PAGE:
—Originally published Green Bay Press-Gazette, April 2013

(NoteOriginal version had  multiple authors, edited to reflect personal contribution) 

Walker blames jobs report on politics

ASHWAUBENON — Gov. Scott Walker, on his third stop in two weeks in the Green Bay area, said Thursday that recall-election politics are responsible for the state’s drop in private-sector job creation.

A report from the U.S. Bureau of Labor Statistics released Thursday shows the state is ranked 44th in the nation for creating private-sector jobs. The data, which covers a year-long period that ended in September, shows a recent steady decline. Wisconsin ranked 42nd for the year that ended the previous quarter, and 37th in the quarter before that.

Wisconsin ranked 42nd in the previous quarter, and 37th in the quarter before that.

While some critics blame Walker for the negative report, he said last year’s recall election created uncertainty for private employers, and that the six-month delay for the figures does not reflect the current state of Wisconsin’s economy.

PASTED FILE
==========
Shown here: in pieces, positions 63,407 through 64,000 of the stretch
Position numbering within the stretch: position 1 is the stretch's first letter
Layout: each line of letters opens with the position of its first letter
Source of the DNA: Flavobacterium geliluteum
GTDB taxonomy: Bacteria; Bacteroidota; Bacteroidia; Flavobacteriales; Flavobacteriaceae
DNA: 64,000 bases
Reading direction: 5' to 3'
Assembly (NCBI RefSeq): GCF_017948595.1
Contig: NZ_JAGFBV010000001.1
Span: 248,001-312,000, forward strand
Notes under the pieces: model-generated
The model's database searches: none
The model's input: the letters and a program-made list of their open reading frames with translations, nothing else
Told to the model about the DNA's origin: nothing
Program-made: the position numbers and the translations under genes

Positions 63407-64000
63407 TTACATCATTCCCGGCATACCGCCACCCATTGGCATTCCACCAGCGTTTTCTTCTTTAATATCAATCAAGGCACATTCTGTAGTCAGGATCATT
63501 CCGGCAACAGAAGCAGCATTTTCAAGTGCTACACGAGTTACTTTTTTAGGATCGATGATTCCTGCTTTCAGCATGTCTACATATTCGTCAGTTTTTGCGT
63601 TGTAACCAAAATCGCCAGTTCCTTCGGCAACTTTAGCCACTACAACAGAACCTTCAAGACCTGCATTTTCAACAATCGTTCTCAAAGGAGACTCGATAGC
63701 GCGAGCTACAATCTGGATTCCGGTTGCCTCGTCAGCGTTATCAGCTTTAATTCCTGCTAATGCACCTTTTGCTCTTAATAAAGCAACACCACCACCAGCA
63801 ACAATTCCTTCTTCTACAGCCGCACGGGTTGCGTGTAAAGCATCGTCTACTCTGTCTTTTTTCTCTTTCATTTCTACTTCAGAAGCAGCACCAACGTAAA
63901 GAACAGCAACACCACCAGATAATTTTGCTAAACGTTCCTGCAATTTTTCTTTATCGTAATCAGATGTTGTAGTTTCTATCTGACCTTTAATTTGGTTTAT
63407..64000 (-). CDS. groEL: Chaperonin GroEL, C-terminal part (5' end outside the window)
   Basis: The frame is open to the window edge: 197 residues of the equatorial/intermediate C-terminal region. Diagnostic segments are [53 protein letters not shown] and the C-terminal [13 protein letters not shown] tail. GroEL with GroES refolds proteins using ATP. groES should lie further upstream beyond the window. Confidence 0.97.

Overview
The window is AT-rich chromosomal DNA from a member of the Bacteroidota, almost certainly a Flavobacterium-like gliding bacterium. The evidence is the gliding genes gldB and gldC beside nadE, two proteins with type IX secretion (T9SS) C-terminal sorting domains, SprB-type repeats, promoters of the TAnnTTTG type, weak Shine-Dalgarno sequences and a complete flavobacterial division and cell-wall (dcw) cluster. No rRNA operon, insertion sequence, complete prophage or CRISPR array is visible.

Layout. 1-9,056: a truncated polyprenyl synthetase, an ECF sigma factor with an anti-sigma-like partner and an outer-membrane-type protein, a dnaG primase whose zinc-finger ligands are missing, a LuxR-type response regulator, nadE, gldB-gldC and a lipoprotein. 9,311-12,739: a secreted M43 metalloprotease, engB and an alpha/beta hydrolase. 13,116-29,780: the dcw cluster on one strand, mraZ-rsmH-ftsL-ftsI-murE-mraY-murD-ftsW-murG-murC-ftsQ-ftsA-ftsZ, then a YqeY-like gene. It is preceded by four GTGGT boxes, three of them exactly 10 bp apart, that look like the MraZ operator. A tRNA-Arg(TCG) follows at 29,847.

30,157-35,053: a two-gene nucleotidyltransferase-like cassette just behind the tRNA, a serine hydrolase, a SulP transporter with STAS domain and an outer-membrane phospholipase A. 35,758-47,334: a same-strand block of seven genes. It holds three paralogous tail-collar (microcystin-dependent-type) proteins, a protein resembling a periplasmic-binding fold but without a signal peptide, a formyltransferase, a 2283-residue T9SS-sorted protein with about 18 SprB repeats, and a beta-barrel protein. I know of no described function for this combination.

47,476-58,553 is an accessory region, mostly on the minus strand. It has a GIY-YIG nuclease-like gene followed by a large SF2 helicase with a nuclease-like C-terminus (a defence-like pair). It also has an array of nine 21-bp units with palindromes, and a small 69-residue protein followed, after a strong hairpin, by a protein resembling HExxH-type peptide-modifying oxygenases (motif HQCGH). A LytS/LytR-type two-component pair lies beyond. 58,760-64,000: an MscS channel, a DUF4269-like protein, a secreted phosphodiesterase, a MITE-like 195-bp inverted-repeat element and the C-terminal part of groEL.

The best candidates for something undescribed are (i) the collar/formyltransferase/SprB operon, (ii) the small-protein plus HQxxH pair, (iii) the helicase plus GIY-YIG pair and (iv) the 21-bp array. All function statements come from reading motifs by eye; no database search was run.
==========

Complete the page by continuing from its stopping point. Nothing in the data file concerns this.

“The first two years, until June of last year, we had recalls, protests and recalls on top of that, so a lot of uncertainty,” he said, “Employers are trying to to catch up from all that uncertainty that happened out there because of some of the protests and recalls.”

Walker was in Green Bay to push manufacturing initiatives in his proposed budget. He spoke at M&M Tool and Mold, 3300 Commodity Lane, a plastic injection mold product manufacturer.

It was Walker’s third stop in the area in two weeks; during visits last week, he discussed expansion of the school voucher program and gave a similar push for manufacturing at a De Pere manufacturer.

The governor’s budget proposal includes $630 billion in tax relief for individuals and employers, and $132 million in workforcedevelopment.